Tuesday

24th Apr 2018

Opinion

Illegal cigarette trade still dogs Europe's fringes

  • There are concerns over the independence of a new 'track and trace' monitoring system for cigarettes in EU being smuggled (Photo: Tom Sinon)

A battle is being fought on the EU's borders: a struggle to intercept illegal tobacco products, and the stakes keep rising.

In 2015 alone, the illicit tobacco trade deprived EU governments of more than €11bn in tax revenue, a figure projected to have risen even further since then.

Thank you for reading EUobserver!

Subscribe now for a 30 day free trial.

  1. €150 per year
  2. or €15 per month
  3. Cancel anytime

EUobserver is an independent, not-for-profit news organization that publishes daily news reports, analysis, and investigations from Brussels and the EU member states. We are an indispensable news source for anyone who wants to know what is going on in the EU.

We are mainly funded by advertising and subscription revenues. As advertising revenues are falling fast, we depend on subscription revenues to support our journalism.

For group, corporate or student subscriptions, please contact us. See also our full Terms of Use.

If you already have an account click here to login.

This is not to mention the estimated 700,000 in deaths each year from smoking-related illnesses, a number inflated by illegal trafficking.

As the costs to member states increase, so too do the number of creative ways by which smugglers seek to sneak their products, known as 'cheap whites', past border controls.

Earlier this month, Lithuanian border police intercepted thousands of packets destined for a country where one in every six cigarettes smoked in 2016 was illegally imported.

Belarus is origin

The smugglers had attached the packets to blocks of ice and floated them along the river Neris. It's no coincidence that upriver leads to Belarus.

As much as 85 percent of all illegal tobacco in Lithuania comes from Belarus, with the majority caught in transit to other EU countries.

Over the past few years, such stories have served as the backdrop to the European Commission's tortuous efforts to stamp out the illicit tobacco trade.

Unfortunately, so far, their campaign remains hampered by the persistent influence of the tobacco industry, as well as their failure to ratify a critical global protocol meant to put an end to the illegal tobacco trade once and for all.

Over the past few years, the EC's efforts have been driven by the EU Tobacco Products Directive of 2014, which, among other things, requires tobacco companies to comply with a new track and trace (T&T) system by May 2019.

The system, whose delegated and implementing acts were released in December, is meant to control the flow of tobacco at all stages of the supply chain. According to the document, each member state will have to appoint an 'ID issuer' charged with creating and assigning ID codes for unit packs, while ensuring the issuer's independence from industry.

This system replaces a previous anti-smuggling agreement between the commission and Philip Morris International (PMI), which expired in 2016 and had been criticized for allowing too much industry involvement.

Tobacco companies have instead pushed for the tracking and tracing of its own products through a system originally called 'Codentify'.

Developed by PMI itself, then licensed for free to three other major companies, it is under the remit of a supposedly independent third-party organisation called Inexto – that is staffed by former tobacco industry representatives.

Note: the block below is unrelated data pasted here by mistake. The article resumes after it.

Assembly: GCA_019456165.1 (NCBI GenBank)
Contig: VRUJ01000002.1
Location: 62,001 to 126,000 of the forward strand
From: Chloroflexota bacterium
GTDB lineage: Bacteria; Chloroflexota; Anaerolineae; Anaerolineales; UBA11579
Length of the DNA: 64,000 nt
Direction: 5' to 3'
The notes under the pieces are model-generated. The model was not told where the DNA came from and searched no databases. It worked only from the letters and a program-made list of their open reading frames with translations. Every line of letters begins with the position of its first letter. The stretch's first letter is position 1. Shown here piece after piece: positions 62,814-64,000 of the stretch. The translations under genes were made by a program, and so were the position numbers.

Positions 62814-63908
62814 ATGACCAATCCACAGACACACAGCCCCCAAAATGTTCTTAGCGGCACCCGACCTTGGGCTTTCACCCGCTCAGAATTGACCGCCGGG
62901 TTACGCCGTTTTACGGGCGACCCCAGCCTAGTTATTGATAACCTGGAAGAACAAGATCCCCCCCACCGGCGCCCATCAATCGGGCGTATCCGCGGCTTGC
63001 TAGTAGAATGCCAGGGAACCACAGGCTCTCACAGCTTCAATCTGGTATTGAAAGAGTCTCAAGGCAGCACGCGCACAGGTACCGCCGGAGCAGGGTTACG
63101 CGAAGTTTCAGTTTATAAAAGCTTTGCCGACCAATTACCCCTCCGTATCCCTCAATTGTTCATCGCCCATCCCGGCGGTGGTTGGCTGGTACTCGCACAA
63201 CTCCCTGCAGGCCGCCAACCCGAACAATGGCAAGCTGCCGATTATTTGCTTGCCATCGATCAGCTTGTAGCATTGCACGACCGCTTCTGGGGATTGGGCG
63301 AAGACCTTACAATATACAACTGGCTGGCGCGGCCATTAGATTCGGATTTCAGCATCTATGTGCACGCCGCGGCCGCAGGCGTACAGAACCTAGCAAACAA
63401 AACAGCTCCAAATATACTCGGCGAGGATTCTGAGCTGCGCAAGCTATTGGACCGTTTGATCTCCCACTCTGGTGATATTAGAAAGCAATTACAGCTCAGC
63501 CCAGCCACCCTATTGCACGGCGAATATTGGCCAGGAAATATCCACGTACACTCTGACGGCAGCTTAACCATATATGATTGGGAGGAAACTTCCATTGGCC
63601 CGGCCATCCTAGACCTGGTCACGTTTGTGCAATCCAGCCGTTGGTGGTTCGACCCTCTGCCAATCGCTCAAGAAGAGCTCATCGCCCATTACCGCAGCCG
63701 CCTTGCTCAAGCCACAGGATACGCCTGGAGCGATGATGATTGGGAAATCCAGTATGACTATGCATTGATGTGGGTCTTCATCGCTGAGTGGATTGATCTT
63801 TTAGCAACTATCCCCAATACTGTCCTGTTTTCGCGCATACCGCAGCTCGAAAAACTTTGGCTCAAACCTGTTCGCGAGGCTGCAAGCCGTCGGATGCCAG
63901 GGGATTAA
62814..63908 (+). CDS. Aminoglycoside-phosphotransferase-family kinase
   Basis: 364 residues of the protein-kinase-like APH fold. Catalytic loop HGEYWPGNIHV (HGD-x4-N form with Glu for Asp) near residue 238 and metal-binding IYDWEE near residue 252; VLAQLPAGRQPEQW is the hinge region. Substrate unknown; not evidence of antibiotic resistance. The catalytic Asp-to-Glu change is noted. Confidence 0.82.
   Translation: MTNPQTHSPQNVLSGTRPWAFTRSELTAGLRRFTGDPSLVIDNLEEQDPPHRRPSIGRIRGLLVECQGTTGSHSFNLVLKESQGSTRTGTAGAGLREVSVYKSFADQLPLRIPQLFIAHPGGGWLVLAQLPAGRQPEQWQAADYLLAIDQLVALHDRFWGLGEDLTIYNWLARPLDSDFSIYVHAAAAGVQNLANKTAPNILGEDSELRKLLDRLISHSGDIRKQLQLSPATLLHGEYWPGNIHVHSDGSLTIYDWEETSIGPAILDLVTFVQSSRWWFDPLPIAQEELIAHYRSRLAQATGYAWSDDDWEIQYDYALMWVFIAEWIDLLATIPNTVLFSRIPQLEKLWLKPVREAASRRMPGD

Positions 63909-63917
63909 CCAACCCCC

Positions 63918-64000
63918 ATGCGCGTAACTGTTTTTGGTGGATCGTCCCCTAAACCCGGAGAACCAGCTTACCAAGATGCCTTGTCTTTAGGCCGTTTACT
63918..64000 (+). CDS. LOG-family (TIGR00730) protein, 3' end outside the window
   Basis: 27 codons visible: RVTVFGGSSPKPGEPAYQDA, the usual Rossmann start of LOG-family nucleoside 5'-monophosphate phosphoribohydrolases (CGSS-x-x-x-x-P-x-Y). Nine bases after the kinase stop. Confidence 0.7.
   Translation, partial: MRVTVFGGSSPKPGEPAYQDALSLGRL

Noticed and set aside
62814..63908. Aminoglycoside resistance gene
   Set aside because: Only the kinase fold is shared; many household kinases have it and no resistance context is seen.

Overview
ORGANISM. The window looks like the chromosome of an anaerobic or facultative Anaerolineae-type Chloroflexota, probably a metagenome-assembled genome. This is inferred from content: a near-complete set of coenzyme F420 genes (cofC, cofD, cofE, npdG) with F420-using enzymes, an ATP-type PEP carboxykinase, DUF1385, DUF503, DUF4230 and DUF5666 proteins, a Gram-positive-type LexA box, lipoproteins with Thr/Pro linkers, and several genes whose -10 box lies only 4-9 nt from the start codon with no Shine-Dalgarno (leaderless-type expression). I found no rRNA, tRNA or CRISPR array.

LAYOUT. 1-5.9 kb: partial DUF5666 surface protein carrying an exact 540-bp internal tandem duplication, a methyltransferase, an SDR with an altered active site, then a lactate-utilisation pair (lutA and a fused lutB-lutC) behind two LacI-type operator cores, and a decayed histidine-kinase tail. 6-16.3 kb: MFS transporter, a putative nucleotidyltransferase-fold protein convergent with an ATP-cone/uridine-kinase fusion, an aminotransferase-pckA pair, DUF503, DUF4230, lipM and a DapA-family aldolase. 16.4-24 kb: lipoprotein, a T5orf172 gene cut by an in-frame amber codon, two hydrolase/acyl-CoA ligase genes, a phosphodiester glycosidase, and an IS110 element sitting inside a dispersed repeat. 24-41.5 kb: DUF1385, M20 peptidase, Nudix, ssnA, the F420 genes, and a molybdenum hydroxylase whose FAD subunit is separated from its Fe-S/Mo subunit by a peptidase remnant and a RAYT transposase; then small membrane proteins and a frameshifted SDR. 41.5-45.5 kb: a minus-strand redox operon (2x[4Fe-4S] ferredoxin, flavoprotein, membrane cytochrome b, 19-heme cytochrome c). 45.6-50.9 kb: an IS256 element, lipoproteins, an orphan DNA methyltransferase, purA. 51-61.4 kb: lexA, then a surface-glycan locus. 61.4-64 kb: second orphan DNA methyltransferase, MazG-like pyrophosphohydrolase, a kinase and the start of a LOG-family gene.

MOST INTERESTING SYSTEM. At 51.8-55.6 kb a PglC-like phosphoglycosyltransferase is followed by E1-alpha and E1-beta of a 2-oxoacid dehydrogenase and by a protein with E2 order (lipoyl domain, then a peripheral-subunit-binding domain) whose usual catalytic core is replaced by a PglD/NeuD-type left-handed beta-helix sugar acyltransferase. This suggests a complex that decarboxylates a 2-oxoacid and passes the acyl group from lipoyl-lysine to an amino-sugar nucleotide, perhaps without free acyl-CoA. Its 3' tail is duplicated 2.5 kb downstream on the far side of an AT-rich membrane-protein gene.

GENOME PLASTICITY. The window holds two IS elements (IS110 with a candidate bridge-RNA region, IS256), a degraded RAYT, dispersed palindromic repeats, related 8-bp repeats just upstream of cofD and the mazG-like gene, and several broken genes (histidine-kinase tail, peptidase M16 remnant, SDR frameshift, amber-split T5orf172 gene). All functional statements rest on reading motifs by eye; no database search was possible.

The continued existence of Codentify as an alternate T&T system, and one that could potentially be nominated by individual member states as an ID issuer, is cause for concern.

After all, there is a long history of links between cigarette manufacturers and smugglers: in 2004 for instance, PMI reached a 12 year long, $1.25bn (€1.01bn settlement) with regulators to conclude a legal dispute over its role smuggling cigarettes into the EU.

Separately, British American Tobacco was fined £650,000 in the UK for oversupplying cigarettes to Belgium, in a move to duck higher taxes in the country.

How 'independent'?

The new T&T proposal needs to strengthen restrictions for nominating ID issuers, and make clear that no industry influence whatsoever is allowed – a position the current version does not take, potentially rendering the new "independent' system null.

This means that, despite the commission's protests to the contrary, the proposal fails to meet best practice under the World Health Organization's Protocol to Eliminate Illicit Trade in Tobacco Products under the Framework Convention on Tobacco Control (FCTC), which aims to eliminate the influence of corporations on efforts to regulate the industry.

Not only are they uncompliant with WHO rules, they go against the best practices identified in the organisation's publications on tobacco control.

Perhaps that isn't surprising, given that five years after the FCTC protocol was adopted, a number of EU member states have adopted but not yet ratified the convention.

Critically, the WHO needs 40 parties to the protocol before it can become an international treaty this year. It's fair to say that even if a viable T&T system is adopted at the EU level, unless the FCTC Protocol becomes a global treaty, its impact will remain limited.

In addition to concerns about the T&T draft proposal's adherence to the FCTC, there is another issue that the new system doesn't address – one brought to light by the Lithuanian authorities' discovery earlier this month.

That is, the close ties between Big Tobacco and government authorities on Europe's fringes, where tobacco manufacturers continue to hold major stakes in state-owned enterprises (SEOs) in countries like Belarus and are directly implicated in trafficking illicit cigarettes.

Indeed, many illicit cigarettes come from Belarus, where they are produced by two SEOs, Grodno Tobacco Factory Neman (GTFN) and Tabak Invest.

Last year, GTFN reportedly supplied 5.53 billion illegal cigarettes to the European market. Not surprisingly, while these firms manufacture their own brands, they also produce under contract with some of the major international tobacco companies – including BAT, which has described itself as the biggest foreign investor in Belarus' tobacco industry.